4

Is there a reason you're doing a ratio of "current streak" to "longest streak"? I don't know why that would be helpful to the user and encourage them to continue with their habit change. Do you want to go a more aspirational route? The user is either going to be 1) In the middle of creating their longest streak or 2) working towards meeting their longest ...


1

I know this was answered a long time ago, but FTR it's wrong to remove price ranges from sites that sell services. There's a huge body of UX and usability / market research around this issue; for example, see one of the Nielsen-Norman group's articles: http://www.nngroup.com/articles/show-price/ Companies rationalize reasons for not revealing prices ...


1

This may give you some ideas: https://github.com/mbostock/d3/wiki/Gallery Also could try something like these:


1

I think solution 2 is the best option to start with, only because colours and calendars fit with the natural way we might think about time periods and statuses in the context of what you have described. I think that there is too much difference between the 7 and 30 day ranges to present them at the same time, and so you should stick to the normal design of ...


2

Observations Latency is your vertical axis, which is unfortunate since the higher is better bias is more pronounced with vertical than with horizontal axes (since in many charts the vertical axis is the primary value axis). 'Better' is not labeled on your axes, so users have to read the values and make a cognitive link between lower latency and better. ...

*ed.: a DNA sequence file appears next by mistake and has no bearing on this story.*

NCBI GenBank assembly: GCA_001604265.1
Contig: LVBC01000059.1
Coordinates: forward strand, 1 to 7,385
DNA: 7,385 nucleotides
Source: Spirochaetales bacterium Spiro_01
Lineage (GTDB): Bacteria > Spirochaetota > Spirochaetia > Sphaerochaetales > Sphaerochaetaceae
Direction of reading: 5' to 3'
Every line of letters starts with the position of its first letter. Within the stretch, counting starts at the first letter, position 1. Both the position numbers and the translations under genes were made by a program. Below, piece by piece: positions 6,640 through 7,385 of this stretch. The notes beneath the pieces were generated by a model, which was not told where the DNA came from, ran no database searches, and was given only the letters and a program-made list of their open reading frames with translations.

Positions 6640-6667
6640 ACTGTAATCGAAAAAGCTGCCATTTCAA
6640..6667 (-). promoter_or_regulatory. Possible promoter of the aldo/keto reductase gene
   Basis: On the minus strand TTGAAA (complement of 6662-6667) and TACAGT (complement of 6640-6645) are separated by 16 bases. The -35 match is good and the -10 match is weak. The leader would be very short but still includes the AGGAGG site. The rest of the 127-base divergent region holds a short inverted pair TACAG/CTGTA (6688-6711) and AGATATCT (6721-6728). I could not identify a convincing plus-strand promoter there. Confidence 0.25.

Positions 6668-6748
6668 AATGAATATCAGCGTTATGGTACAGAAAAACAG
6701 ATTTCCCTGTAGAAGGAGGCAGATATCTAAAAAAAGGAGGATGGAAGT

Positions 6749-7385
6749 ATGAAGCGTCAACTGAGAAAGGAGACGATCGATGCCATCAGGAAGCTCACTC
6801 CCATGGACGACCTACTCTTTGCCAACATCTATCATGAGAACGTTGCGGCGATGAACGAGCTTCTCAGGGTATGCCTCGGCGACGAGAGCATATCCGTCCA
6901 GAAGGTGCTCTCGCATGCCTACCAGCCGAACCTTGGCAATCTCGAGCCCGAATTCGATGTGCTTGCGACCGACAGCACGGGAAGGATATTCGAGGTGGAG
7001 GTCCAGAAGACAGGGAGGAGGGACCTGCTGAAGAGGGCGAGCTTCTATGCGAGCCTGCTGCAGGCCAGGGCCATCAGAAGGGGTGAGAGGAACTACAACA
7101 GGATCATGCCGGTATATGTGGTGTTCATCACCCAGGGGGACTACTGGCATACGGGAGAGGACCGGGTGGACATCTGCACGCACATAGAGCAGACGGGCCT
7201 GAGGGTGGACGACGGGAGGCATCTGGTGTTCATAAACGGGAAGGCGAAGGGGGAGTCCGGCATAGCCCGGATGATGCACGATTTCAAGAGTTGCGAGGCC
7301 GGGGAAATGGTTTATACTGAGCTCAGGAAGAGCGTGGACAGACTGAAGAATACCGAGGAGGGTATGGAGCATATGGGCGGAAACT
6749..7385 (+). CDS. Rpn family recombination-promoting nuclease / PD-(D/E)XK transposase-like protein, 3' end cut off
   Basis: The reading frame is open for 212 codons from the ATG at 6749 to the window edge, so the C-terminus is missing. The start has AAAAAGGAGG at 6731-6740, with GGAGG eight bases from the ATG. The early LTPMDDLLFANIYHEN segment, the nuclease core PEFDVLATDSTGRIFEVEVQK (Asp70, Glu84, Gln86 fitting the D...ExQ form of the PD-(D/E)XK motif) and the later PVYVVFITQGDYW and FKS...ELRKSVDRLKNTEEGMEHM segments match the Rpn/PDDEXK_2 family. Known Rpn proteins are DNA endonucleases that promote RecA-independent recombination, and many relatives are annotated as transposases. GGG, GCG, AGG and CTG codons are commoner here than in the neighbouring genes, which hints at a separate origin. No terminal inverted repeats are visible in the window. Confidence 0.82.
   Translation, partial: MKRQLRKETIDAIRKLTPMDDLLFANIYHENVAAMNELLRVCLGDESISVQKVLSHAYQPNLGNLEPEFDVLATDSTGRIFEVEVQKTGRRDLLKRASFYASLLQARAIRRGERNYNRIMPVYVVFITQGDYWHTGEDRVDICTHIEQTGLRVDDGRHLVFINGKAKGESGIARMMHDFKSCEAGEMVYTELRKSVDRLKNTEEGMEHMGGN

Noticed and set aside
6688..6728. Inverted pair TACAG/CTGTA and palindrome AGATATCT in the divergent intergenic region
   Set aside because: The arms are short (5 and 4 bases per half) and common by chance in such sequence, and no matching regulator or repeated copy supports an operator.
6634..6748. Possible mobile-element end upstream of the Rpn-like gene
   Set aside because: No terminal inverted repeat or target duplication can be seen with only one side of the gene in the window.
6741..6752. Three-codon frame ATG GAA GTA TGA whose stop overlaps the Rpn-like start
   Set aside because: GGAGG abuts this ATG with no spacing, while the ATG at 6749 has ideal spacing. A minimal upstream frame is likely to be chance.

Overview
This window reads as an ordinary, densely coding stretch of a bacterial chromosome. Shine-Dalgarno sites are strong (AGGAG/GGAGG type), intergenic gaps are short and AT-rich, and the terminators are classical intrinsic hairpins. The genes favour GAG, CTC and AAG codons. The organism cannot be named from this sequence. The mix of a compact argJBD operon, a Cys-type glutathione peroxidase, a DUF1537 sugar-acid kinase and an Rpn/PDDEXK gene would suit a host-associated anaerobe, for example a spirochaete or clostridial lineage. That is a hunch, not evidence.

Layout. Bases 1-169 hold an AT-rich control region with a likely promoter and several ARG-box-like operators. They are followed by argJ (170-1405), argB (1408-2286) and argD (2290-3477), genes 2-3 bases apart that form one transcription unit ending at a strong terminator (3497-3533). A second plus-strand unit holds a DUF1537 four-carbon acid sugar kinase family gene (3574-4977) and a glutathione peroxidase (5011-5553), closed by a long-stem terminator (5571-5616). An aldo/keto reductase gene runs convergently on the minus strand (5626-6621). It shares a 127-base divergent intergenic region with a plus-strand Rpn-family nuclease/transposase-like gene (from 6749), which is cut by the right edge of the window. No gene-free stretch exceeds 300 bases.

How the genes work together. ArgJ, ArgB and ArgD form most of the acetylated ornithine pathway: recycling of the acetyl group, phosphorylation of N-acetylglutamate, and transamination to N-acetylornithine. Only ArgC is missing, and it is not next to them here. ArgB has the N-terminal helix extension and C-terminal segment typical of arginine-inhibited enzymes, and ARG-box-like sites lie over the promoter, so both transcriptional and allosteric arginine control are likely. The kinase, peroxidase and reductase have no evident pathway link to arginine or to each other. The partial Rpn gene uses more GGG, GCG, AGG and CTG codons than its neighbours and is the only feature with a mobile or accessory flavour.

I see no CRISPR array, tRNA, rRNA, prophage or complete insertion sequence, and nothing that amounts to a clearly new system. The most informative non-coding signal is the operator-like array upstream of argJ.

1

I am taking the liberty of assuming column text is something related / in context to the content on the page. This brings to mind many news websites and how they handle content. Here are a couple of websites. New York Times and NDTV respectively. They provide a clean header area for title. It gives central attention to the primary content on the page. ...


2

Depends on the relation between the title and the columns, I'd say. If your title also covers the second column, then the visual hierarchy should reflect that, i.e., you should follow (2). If the title is not related to the second column, approach (1) is right. As an example, if the title says "Search Results for XYZ", and the second column contains ...


3

Spider graphs – radar graphs – are useful to show players statistics better than bars. The best is when they are used for data comparison, because you can visualize the shape of a player. The only problem I see, is that usually for a player you have different data to show with different units measures. In this case the data should be normalized in order to ...


0

To me the design reports more on losses than the final result while as I user I am "building the correct record". Maybe if you make the final user and its data the most important on the page it could help. Random thoughts about how: making the updated card visually more important than the deleted one (Some green to updated and some gray to deleted?) ...


3

I would reduce the information and show the user a window per attribute, but only attributes, where the value will change: When the user clicks on 'Discard' or 'Apply Changes' the next attribute will be shown until all attributes are merged. Update: If you do not want to use one window per attribute, I want to suggest you to list all changes and work ...